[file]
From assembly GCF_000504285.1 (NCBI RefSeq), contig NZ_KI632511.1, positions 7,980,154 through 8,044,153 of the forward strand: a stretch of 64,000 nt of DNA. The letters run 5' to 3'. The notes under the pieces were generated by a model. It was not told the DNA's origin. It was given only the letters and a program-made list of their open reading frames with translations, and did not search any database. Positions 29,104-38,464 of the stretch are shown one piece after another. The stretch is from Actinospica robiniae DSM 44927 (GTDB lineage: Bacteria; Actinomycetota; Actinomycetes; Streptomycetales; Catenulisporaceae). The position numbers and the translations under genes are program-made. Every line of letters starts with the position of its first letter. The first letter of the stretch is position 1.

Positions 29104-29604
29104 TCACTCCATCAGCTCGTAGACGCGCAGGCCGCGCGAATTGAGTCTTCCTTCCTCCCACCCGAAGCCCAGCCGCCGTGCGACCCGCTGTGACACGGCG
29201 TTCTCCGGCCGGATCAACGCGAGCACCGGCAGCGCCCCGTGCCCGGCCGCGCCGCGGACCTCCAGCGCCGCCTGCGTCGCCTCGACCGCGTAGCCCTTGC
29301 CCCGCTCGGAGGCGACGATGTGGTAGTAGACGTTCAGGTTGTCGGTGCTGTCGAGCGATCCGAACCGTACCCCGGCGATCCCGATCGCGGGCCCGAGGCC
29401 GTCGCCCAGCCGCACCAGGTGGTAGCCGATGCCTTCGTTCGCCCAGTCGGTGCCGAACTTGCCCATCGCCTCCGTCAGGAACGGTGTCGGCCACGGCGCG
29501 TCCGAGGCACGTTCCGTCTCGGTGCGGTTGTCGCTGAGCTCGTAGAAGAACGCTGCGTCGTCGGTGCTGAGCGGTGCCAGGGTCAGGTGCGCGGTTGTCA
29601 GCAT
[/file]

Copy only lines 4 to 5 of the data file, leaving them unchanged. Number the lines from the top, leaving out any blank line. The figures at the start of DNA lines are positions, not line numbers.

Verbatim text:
29201 TTCTCCGGCCGGATCAACGCGAGCACCGGCAGCGCCCCGTGCCCGGCCGCGCCGCGGACCTCCAGCGCCGCCTGCGTCGCCTCGACCGCGTAGCCCTTGC
29301 CCCGCTCGGAGGCGACGATGTGGTAGTAGACGTTCAGGTTGTCGGTGCTGTCGAGCGATCCGAACCGTACCCCGGCGATCCCGATCGCGGGCCCGAGGCC